I’m learning that there is a broad spectrum of opinion regarding self publishing within the industry.  Traditionally, self published authors were perhaps considered to be writers who were unable or unwilling to sell their manuscript to traditional publishing houses nor to gain representation from an agent.  However, along came Kindle Direct Publishing via Createspace and now a plethora of self pub companies and suddenly it was much easier and cheaper to self pub.  Writers who feared rejection could now see their book for sale at minimal or no cost to themselves without facing the dreaded slush pile.

What if an author has self published and now wishes to traditionally publish?  Conferences such as WDC14 comprise many industry experts extolling the virtues of hybrid publishing – the merger of trad and self published books or a combination of the two.  Such conferences will shout loud and clear the message that there is no longer stigma attached to authors/books who have chosen to self pub.  However, does this reflect within the industry itself?  Do agents and editors practice what is now preached?

While one can see the potential viewpoint of an agent:  your book has already gone to market and is therefore unattractive to trad publishers,  let’s delve a little deeper and think about this.  If a writer can demonstrate marketability and demand for his/her book then should it be dismissed by agents/editors?  If it’s saturated the market then the answer is probably yes – where can it go next?  However, if the writer has dipped their toe in the water and their work has been well received with evident scope to further develop and sell then why wouldn’t an agent or editor be interested?  After all, the risk is less if the book has been proven to have a market keen to buy it.  The self published writer has most likely demonstrated an ability to build a social platform and enthusiasm toward promoting their book.  They have established an audience and when one considers the expense and risk to publishing houses of taking on a new author, a successfully self published author has already proven their book sells.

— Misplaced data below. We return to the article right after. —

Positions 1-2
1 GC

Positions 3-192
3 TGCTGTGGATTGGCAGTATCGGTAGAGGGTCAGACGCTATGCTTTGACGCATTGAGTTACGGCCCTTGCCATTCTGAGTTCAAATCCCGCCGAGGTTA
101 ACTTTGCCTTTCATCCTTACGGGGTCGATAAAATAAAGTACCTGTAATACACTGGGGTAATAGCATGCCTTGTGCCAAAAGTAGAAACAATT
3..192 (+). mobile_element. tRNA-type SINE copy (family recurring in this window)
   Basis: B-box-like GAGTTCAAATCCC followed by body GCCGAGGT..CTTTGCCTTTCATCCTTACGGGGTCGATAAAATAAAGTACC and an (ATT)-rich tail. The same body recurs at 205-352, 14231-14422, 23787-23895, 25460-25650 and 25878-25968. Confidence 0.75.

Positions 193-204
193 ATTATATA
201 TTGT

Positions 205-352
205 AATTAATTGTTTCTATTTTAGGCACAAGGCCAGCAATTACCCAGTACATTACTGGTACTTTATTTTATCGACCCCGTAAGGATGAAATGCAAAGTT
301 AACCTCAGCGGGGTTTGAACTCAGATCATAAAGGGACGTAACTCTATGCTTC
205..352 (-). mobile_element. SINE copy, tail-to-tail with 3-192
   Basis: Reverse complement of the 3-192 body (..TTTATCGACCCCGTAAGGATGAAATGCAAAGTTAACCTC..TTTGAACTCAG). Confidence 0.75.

Hybrid publishing seems to be the way forward.  Traditional publishers and agents can cherry pick the books that they wish to acquire/represent while the author can retain digital rights perhaps (although eBooks are increasingly becoming the bread and butter of the book world) or in any case, negotiate and work in partnership together so that all parties benefit from a mutually rewarding opportunity.

So … it really shouldn’t be ‘them and us’ trad Vs self, in my opinion.  If a book has legs, let it run!